Is It Possible To Buy Hearing Aids For Someone Else?

The short answer to the question "Can I buy hearing aids for someone else?" is yes. Most hearing aids are 'one-size fits all' and all our hearing aids come with a pack of different sizes of domes and tubes so the fit can be adjusted at home. The only consideration is what the person likes and what amplification they need.

Why would you need to buy someone else a hearing aid?

Hearing loss is a widespread problem and affects not only the individuals suffering from hearing impairment but also their families and friends. Not being able to hear has an effect on simple daily actions such as watching TV, listening to the radio, hearing the phone ringing and having a normal conversation.

Realising that the problem exists for someone around you is the first step to helping them help themselves. Hearing aids, similarly to glasses, need to fit the individual condition. Not all hearing aids work in the same way and are suitable for different types and degrees of hearing loss. While you can buy hearing aids for someone else, in order for the person who will wear them to benefit as much as possible you need to be aware of the exact hearing problem and the most appropriate hearing aid.

Hearing aids are a wonderful present for those who need them. Nonetheless, they are not an accessory but electronic devices with a specific medical function.

What to consider before buying a hearing aid for someone else

There are certain issues you should consider before buying a hearing aid for someone else:

  • They should be assessed by a GP first - The wearer should have ideally undergone a medical examination conducted by an audiologist or ENT specialist to determine the exact hearing condition and treatment or hearing aid.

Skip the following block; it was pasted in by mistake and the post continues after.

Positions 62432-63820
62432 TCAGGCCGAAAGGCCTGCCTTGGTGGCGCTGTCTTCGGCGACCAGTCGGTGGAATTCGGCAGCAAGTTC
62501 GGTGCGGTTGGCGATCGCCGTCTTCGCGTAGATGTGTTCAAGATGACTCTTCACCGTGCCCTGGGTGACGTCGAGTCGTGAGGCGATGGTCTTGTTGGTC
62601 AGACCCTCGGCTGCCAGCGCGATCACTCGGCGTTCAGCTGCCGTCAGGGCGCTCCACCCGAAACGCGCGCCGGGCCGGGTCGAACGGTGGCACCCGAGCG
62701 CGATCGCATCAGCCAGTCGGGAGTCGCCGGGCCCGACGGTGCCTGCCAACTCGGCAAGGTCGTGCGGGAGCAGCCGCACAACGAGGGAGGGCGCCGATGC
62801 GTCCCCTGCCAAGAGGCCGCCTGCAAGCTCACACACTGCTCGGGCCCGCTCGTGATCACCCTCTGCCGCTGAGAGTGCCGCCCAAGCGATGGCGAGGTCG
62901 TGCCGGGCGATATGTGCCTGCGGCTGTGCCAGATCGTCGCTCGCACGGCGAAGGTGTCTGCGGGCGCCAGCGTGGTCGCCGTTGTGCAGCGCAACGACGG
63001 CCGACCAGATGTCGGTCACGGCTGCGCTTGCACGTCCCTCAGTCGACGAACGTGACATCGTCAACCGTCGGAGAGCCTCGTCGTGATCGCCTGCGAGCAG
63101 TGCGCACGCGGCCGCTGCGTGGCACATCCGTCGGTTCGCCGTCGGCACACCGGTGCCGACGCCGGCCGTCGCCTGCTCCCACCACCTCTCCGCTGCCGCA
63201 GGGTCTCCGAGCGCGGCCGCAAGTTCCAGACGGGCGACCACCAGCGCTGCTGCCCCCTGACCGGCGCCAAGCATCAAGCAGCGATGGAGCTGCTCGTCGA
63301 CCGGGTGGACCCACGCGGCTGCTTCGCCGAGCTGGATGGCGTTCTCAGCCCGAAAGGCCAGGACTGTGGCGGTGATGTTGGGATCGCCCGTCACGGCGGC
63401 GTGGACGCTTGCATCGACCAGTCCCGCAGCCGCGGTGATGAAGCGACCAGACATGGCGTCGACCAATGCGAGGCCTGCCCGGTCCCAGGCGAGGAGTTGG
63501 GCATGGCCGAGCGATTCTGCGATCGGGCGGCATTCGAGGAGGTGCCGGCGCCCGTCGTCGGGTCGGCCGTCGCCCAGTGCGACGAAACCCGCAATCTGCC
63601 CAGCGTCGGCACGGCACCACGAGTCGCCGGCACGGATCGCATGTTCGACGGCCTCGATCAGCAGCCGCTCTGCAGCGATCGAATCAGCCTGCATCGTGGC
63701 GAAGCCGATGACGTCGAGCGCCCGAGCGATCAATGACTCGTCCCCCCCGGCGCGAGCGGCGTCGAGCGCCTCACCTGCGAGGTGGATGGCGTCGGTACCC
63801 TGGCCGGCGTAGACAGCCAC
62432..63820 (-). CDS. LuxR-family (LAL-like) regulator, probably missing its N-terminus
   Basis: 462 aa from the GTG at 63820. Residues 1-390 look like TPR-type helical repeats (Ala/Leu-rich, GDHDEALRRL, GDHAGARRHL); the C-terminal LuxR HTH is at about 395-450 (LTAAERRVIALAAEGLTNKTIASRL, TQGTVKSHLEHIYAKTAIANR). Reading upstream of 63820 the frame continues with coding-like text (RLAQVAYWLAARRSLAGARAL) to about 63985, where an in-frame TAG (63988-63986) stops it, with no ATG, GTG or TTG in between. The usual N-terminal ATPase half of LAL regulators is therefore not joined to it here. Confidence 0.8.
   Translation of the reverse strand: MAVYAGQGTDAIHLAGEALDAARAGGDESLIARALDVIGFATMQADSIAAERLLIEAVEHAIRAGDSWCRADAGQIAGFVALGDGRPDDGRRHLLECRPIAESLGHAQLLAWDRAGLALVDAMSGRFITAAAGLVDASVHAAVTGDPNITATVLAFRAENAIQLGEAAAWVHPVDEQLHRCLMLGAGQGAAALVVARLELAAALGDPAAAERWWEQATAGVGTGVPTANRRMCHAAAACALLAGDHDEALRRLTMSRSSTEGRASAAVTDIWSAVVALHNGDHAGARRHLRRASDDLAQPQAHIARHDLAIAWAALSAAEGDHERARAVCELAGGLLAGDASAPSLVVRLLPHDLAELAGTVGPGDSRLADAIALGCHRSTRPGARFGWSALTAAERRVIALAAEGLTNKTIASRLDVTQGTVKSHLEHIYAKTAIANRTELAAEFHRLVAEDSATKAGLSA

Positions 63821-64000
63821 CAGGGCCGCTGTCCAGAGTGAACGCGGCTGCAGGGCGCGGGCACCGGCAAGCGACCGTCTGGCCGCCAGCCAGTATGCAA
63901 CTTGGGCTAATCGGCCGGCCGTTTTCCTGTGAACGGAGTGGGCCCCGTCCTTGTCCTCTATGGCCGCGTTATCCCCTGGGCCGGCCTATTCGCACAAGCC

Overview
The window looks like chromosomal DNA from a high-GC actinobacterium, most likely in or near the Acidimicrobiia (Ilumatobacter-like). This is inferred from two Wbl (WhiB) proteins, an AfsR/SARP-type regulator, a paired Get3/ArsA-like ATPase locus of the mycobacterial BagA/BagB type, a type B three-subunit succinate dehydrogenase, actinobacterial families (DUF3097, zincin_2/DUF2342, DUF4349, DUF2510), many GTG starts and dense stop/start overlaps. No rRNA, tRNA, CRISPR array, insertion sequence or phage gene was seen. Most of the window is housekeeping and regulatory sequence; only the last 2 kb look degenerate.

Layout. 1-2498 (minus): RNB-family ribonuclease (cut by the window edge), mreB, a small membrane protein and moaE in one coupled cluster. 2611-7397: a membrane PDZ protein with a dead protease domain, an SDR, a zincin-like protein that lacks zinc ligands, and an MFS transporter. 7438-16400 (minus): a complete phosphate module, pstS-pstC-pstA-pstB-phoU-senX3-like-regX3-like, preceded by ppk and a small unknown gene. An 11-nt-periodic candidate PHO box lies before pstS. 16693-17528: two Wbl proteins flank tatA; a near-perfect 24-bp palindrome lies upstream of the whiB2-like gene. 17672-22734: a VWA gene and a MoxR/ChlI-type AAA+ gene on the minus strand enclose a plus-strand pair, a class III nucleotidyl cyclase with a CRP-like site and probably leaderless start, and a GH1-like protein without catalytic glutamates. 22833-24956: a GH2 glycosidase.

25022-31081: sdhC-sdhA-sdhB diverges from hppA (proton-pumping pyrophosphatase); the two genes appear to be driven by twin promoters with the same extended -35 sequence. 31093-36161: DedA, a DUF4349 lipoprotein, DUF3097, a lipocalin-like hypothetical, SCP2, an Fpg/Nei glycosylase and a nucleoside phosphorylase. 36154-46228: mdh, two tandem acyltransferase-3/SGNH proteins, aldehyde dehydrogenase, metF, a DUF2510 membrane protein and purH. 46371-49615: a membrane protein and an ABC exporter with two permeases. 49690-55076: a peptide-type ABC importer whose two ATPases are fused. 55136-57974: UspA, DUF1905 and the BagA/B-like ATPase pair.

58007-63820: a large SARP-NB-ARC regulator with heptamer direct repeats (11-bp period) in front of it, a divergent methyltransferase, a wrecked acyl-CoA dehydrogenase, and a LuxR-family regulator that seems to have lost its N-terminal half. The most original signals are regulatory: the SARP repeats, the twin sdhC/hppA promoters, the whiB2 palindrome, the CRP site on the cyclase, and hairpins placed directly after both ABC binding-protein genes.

• Do your research - You should be fully aware of the suitable hearing aid, and the level and type of hearing loss when buying the hearing aid to know that it is the right one. A hearing test like our free online hearing test is a good place to start.
  • Consider the ear it's going in - If the wearer has excessive earwax buildup or drainage you may refrain from buying an in the ear hearing aid as it could be easily damaged and choose a behind the ear hearing aid, where the electronic parts are away from the ear canal.
  • Consider the abilities of the wearer - If you buy a hearing aid for an elderly person, consider the size of the device. Very small devices are more difficult to manipulate and have very tiny batteries that need replacing, which may be frustrating for the wearer.
  • Find out what they like - If possible, find out the wearer's preferences about colour and design, so they will be happy with it once they put it on.

When buying a hearing aid for someone else make sure that the retailer offers a sufficient trial period, so, if needed, you can return the hearing aid. Every person is different and every hearing impairment condition is unique so the hearing aid of your choice may not be the most ideal for the person for whom it is intended. The usual trial period is around 30 days to let you test the device.

In addition, check the warranty period so if a problem occurs later on the wearer can turn to the supplier for support or refund. If you buy the device for a disabled person or for someone with a chronic illness, you can also check if they are eligible for a relief from VAT.

About Hearing Direct

We are one of the world's leading hearing aid specialists. HearingDirect offers a wide range of affordable products, as well as information resources to help improve the quality of life for the hard of hearing. We sell:

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Author: Gary Hill

Gary Hill

Gary comes from 16 years’ experience in the hearing aid industry in both manufacturing and retail. Before co-founding HearingDirect, Gary was Marketing Director for a leading global hearing aid brand; GN ReSound where he worked for the UK sales division and latterly in their global headquarters in Copenhagen. He was responsible for developing and launching major global hearing aid models, conducting extensive research into the needs of the hearing impaired community and their performance demands of hearing aids and other devices.